As local Democrats talk of building support for future down ballot victories in future election years, Roland is talking about different changes for Republicans statewide after the presidential race is decided in less than a month.

“For the ones that didn’t stick with Trump, it’s going to be different for them,” he said. “It’s a good thing Gov. (Bill) Haslam is in his second term. If he was going for his second term, he probably wouldn’t make it. And he probably messed up his chance for ever being senator of this state.”

Haslam backed Florida Sen. Marco Rubio in the primary season and when Trump claimed the nomination, Haslam did not endorse him and said he didn’t see any point in the two meeting.

Earlier this month, Haslam called on Trump to give up the nomination. Haslam said he intends to write in Mike Pence, Trump’s running mate, for President when he votes.

Roland is also familiar with the political long game Lipman referred to.

When Trump stumped at a February rally in Millington, the crowd of 10,000 was the largest crowd Roland has spoken before in his time as an elected official. Roland is already a declared candidate for the Republican nomination for Shelby County Mayor in 2018. He will face Shelby County Trustee David Lenoir in the bid to succeed outgoing County Mayor Mark Luttrell.

Meanwhile, Republicans overseeing the presidential general election in Tennessee responded gingerly Monday when asked about Trump’s allegation that the election will be “rigged” and that his supporters should guard against that at polling places.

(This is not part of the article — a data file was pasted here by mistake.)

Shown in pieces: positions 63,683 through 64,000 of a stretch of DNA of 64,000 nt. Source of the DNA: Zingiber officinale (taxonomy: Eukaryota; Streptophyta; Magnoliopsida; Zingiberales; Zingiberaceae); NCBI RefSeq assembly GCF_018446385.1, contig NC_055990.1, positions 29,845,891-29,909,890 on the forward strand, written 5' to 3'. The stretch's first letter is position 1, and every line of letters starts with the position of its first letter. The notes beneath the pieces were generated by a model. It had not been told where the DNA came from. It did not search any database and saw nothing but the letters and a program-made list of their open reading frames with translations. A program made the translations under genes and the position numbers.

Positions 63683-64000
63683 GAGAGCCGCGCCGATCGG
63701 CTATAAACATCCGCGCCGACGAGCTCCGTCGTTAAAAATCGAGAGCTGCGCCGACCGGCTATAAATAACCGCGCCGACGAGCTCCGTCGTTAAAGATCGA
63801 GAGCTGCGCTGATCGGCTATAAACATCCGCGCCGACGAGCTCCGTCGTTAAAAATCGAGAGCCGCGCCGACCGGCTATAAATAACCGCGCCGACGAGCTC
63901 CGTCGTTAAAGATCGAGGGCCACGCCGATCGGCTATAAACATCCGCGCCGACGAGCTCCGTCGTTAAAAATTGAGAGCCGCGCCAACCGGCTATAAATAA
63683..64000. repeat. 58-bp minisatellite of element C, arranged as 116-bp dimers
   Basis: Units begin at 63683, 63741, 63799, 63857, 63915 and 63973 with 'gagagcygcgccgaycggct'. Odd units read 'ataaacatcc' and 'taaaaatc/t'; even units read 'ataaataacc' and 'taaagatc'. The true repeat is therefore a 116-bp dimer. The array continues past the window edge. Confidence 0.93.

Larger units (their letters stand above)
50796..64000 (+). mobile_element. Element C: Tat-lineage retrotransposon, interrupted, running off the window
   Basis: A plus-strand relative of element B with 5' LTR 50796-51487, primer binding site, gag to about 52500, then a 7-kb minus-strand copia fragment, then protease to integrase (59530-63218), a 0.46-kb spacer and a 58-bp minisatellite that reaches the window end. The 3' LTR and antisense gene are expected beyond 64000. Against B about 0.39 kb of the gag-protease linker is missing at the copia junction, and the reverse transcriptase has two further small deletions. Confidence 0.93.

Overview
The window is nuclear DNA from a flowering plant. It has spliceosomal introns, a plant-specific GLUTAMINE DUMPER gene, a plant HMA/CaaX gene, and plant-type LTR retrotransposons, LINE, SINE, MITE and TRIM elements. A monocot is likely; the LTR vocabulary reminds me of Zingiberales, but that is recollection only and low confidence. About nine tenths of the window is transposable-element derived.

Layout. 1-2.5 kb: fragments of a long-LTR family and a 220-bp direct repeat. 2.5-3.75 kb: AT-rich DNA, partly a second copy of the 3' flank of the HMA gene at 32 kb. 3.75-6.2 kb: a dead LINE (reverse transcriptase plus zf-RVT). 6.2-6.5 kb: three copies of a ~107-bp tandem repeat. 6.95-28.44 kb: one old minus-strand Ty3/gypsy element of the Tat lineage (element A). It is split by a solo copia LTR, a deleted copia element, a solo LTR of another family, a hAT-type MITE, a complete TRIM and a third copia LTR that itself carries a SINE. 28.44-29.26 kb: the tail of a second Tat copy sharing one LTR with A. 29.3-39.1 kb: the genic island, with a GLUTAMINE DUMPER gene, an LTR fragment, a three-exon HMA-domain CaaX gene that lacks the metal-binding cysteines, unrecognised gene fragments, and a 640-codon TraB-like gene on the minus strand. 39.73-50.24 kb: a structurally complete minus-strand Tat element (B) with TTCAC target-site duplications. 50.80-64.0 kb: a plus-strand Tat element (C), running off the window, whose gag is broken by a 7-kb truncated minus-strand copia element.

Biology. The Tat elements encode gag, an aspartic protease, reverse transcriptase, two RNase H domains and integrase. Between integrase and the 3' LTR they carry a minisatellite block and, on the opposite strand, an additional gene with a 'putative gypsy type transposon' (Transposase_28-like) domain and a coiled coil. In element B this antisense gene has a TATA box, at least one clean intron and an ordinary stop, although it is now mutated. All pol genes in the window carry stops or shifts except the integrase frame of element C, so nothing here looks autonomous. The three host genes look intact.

“This isn’t the first time we’ve had a charged election,” state election coordinator Mark Goins said in a conference call with reporters across the state.

Goins noted that each county in the state has its own election commission that determines what voting systems are used and each have their own vote count. He also echoed what has become a mantra by Shelby County Elections Coordinator Linda Phillips since she arrived in Memphis this summer to take the local election post.

“None of the voting machines are connected to the Internet,” Goins said. “Most of the calls we’re getting are when does early voting start, where is my polling place. Most of the calls we are getting about this are from the media. I may have had two calls from individuals concerned about fraud in elections.”

Tennessee Secretary of State Tre Hargett, whose office includes overseeing elections, told reporters that Trump’s concerns are an opportunity for the state to promote a hotline for reports of problems at the polls.

Pressed about the idea of Trump supporters showing up to challenge voters outside polling places, Hargett said: “We take that very seriously regardless of what party we are talking about.

“I keep hearing about this rigged election,” he said. “By and large here in Tennessee, based on what I know, elections have been run in a very open and transparent fashion.”

The only exception Hargett mentioned was a 2005 race for the state Senate in Shelby County in which Roland, the Republican nominee, lost to Democrat Ophelia Ford by 13 votes and an investigation turned up instances in which people still on the voting rolls but who were dead showed up as having voted as well as voters who didn’t live in the district. The Senate overturned the election results but Ford was later elected to a full four-year term.

And some group of Democratic nominees in every set of countywide general elections since 2008 has gone to Chancery Court to contest the results of the local elections – all of those challenges unsuccessful to date.